Watch a preview of the Schumann Violin Concerto in which Jessica tells its story:
And don’t forget to follow her and check her page:
I’m writing this review on behalf of Rosie’s Book Review Team. I was given an ARC copy of this book and I voluntarily chose to review it.
I enjoy reading in a variety of genres but have recently realised that I really enjoy historical fiction, as it offers me both, great stories and a background that’s interesting in its own right and that often offers me insight into eras and situations I know little about.
When I read the description of this novel I thought it sounded very different to what I usually read, but fascinating at the same time. A mystery surrounding a piece of music (a violin concerto) by a famous composer (Robert Schuman) that has been hidden for a long time. I love music but I’m not a deep connoisseur, and I didn’t realise when I read about the novel that the story was based on facts (it follows quite closely the events that took place in the 1930s, involving Hungarian (later nationalised British) violinist Jelly d’Arányi, and a concert Schuman wrote whilst already interned in an asylum) and included an element of the paranormal. It’s one of those cases when reality upstages fiction.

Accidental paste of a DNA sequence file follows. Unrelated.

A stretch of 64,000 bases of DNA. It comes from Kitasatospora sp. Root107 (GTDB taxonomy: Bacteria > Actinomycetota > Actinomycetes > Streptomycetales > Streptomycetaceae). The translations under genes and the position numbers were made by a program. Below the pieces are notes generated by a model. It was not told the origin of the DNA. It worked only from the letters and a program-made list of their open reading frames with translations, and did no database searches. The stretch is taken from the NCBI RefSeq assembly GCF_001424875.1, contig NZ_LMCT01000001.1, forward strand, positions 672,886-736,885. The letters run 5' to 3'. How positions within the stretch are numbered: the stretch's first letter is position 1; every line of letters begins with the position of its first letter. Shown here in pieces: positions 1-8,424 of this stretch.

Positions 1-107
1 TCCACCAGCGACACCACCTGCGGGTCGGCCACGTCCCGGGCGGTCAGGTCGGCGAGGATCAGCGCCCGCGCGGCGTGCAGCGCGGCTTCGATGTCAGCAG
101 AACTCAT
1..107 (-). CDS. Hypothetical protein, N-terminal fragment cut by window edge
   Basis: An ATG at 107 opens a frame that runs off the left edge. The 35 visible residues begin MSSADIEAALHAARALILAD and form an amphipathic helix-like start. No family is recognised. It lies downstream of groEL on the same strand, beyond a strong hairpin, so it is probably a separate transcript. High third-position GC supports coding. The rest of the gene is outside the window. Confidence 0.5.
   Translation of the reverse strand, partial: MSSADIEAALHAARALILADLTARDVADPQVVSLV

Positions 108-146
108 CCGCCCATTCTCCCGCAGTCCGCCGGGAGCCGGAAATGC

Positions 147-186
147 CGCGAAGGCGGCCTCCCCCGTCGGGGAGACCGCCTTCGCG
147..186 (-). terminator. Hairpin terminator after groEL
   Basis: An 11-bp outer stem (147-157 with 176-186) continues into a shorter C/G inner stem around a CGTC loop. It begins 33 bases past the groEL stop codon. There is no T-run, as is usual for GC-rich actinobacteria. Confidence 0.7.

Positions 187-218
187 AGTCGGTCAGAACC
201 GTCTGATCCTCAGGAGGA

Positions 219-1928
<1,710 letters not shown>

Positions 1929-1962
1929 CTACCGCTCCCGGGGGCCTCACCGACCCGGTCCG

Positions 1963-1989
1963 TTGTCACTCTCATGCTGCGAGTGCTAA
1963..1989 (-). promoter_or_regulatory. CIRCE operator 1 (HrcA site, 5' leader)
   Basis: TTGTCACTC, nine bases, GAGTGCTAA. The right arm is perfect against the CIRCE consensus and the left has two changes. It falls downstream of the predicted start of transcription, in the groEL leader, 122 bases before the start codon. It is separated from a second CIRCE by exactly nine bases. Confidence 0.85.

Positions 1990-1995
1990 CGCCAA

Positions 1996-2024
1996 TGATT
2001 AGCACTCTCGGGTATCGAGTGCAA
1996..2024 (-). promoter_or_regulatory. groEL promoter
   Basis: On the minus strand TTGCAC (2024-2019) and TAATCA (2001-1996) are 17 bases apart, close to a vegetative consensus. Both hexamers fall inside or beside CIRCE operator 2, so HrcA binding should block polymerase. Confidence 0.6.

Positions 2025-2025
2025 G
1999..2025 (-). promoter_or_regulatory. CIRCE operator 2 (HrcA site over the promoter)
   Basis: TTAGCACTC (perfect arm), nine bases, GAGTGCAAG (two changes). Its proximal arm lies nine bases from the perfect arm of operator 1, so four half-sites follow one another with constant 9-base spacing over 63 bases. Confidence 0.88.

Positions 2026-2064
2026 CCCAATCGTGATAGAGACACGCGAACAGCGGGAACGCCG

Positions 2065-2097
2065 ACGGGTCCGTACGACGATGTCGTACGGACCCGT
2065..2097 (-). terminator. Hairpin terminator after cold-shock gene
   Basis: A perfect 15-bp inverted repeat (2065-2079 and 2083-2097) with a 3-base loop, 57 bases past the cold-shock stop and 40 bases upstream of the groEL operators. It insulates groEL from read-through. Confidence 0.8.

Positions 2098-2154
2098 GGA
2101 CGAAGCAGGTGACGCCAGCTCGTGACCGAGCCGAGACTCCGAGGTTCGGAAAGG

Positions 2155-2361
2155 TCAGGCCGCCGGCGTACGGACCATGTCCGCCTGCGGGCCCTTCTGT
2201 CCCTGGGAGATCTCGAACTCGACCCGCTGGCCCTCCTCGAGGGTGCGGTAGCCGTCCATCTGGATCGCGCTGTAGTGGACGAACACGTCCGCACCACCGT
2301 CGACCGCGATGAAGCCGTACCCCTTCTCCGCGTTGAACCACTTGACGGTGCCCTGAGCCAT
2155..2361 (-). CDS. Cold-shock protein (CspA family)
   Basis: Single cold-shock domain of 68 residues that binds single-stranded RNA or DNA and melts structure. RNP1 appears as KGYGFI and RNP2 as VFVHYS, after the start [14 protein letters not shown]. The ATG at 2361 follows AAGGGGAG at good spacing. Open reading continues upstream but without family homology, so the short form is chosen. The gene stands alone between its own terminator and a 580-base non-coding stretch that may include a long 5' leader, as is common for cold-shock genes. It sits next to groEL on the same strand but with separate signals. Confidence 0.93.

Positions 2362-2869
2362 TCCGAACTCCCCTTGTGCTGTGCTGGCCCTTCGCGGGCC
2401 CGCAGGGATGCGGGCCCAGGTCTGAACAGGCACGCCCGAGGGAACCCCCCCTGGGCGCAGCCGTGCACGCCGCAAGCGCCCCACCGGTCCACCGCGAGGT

Despite the incredible story, that’s fascinating in its own right, Jessica Duchen does a great job of bringing all the characters to life. The story is told in the third person mostly from Jelly’s point of view, although later in the book we also get to hear about Ully, a character that although not based on a real person brings much to the equation, as it offers us a German perspective on the story. Jelly, who lives with her sister, brother-in-law, niece and their dog, despite her many admirers and some failed romances, is single and dedicated heart and soul to her music. I easily identified with Jelly, although our vocations and personal circumstances are very different, but I appreciated her dedication and love for music and for her family, her horror at the social and historical circumstances she was living through, her difficulties fitting in, as a foreigner living abroad, and her awareness of the challenges and limitations she was facing due to her age. There are very touching moments, for example when Jelly goes to visit her secretary and friend at the hospital and gives an impromptu concert there, when she organises a tour of concerts in cathedrals, free for everybody, not matter their social class, to collect funds for the poor, and when she becomes plagued by self-doubt, due to her personal circumstances and to her failing health. Jelly is not perfect, and she appears naïve at times, showing little understanding of issues like race or politics, limited insight into her own beliefs about the spirit world, her feelings and hesitating about what to do in her personal life, but she is a credible and passionate human being, and she gets to confront many of her fears by the end of the book.